Denk Development Turns Four

The date of this blog post’s publication coincides with Denk Development’s fourth birthday (or rather founding day). Back in early 2016 I started to receive requests from people on the internet, who had seen my YouTube videos in which I tinker with electronics. Quite a few were asking for support with their own projects specifically people who were skilled in electronics, but less so in programming. Out of the need to be able to legally file invoices, I founded Denk Development on June 1, 2016, about a month before graduating from high-school.

Now – four years and more than fifty invoices later – Denk Development is still alive and I continue to run it as a secondary employment. Over the course of the company’s existence, I had the pleasure to work with many amazing clients on interesting and intriguing projects. In this post I share my top five favorite projects (with the permission of the respective clients) in chronological order. The source code is also available for some.

Laser Show System Monitor

2016 // customer LaserShowDesign // microcontroller which reads the status of high-voltage system for special effects, and shows it on a display // source code

Laser Show Design (short: LSD) is not the project title, but the client’s name! Lucien Tunger from LSD creates special effects like lightnings or strong lasers with high voltages and large hardware.

A wire of this thickness is nothing unusual in LSD’s lab.

Operating such hardware during a light show requires constant monitoring of temperatures, voltages, and currents. Denk Development was given the task to develop data visualization which would constantly read sensor data and monitor the status of the system. The implementation made use of two Teensy 3.2 microcontrollers, one for reading sensors and one for showing the data on a display. The second Teensy additionally logged the data onto an SD card with timestamps from a real-time clock module.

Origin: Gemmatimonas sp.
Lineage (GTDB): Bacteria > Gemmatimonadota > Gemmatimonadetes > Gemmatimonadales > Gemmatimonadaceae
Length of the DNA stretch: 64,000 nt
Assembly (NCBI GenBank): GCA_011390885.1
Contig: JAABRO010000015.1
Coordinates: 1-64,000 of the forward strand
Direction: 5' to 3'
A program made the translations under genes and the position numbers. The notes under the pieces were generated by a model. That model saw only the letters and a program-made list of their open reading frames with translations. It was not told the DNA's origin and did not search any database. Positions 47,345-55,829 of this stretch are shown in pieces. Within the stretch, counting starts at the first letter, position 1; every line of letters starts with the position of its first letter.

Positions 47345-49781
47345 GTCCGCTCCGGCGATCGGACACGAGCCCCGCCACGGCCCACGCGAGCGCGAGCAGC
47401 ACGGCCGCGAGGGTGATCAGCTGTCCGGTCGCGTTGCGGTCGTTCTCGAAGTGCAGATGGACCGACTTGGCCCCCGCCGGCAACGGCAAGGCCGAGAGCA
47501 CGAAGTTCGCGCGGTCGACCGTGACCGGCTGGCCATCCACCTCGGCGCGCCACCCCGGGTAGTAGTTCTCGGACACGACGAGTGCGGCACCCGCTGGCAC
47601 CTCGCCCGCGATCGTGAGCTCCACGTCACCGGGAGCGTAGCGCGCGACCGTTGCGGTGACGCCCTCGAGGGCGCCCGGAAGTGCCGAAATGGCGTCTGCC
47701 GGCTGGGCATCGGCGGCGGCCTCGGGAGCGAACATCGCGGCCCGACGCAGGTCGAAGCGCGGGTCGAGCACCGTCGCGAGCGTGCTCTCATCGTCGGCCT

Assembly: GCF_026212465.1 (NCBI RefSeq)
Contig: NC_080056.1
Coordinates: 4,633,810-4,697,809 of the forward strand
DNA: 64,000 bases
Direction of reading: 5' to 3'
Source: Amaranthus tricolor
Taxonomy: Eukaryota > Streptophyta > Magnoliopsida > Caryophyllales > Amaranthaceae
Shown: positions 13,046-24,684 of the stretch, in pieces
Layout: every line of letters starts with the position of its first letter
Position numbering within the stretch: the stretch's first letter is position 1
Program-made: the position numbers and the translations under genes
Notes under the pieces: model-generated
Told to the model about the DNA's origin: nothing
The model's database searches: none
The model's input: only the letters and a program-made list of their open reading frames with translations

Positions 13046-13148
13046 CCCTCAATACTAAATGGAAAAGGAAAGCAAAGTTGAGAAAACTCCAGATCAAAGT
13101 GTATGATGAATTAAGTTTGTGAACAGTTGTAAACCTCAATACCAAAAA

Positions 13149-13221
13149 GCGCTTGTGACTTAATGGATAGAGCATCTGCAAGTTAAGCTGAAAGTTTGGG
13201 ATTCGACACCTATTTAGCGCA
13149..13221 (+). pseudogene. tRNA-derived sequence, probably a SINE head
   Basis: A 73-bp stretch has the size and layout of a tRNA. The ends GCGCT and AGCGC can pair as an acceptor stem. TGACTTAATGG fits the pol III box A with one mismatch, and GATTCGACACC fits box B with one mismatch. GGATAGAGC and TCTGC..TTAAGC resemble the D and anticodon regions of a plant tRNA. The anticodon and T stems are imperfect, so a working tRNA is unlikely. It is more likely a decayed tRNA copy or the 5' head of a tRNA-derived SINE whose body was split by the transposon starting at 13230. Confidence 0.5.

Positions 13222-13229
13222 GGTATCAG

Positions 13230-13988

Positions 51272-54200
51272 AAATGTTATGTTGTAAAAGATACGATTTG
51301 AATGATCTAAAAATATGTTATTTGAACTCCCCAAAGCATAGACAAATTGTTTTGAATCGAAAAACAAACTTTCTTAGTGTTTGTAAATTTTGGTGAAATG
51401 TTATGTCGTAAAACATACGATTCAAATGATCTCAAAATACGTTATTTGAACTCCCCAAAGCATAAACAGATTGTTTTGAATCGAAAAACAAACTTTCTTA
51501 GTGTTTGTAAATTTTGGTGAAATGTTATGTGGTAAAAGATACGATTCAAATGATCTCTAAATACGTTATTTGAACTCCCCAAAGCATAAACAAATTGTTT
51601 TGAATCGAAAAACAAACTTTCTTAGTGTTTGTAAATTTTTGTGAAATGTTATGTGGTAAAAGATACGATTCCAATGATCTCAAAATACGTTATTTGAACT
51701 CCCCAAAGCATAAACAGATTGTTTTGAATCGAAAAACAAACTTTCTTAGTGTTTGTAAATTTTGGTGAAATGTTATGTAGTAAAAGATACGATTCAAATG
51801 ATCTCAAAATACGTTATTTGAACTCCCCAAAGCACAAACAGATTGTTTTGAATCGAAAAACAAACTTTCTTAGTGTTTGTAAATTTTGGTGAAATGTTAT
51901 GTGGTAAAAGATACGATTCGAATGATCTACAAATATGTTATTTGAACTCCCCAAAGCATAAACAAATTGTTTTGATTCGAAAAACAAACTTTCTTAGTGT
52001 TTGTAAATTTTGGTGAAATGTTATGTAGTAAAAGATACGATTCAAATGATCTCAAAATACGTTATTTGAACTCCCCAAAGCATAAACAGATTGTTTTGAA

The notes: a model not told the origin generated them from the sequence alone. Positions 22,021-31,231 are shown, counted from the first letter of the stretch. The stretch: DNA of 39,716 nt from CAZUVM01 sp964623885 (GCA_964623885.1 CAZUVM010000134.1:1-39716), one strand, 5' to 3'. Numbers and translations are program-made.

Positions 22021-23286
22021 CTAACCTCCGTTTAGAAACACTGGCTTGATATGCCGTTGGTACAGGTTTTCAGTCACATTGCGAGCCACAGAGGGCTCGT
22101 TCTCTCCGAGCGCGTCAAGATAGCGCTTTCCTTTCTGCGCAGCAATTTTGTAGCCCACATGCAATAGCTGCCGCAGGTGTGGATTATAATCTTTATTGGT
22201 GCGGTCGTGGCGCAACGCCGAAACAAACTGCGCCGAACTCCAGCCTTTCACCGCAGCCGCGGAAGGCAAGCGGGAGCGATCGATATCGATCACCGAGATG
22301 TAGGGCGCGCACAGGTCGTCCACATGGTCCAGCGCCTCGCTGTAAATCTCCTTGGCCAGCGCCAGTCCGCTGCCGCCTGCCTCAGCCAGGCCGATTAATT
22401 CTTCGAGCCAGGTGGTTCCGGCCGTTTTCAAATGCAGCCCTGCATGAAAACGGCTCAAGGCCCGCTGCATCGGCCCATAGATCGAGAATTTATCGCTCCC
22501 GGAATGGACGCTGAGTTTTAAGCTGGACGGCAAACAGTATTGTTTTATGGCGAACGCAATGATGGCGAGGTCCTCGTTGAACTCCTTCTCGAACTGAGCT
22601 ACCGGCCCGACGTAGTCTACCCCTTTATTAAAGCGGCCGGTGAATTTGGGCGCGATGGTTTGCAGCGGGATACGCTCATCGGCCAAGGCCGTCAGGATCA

This project was among the first Denk Development projects. Challenging aspects were the communication between the two Teensy microcontrollers, reading data from a heterogeneous set of sensors, and displaying the information on a screen without ugly refresh artifacts.

The display shows the status of the system, on the photo with mock data.
The laser show system “Raiden I”, which uses the monitoring system, here installed in a testing environment. It now has its place in the Nikola Tesla Museum in Belgrade, Serbia.

Notching Machine

2017 // customer Hombach Forsttechnik // software for a configurable microcontroller which controls a notching machine

This project made it onto the list because it is one of those which sounded so simple, but ended up being so much more difficult, so here is the simple description: Move a motor slowly forward, in order to cut a notch out of a metal piece (from here on referred to as work piece). Make both speed and forward motion distance controllable through a small display and some buttons. First, here is a video showing how the end product operates in production:

A motor constantly moves a sharp metal piece (let’s call it the tool) up and down while the microcontroller controls the lateral motion.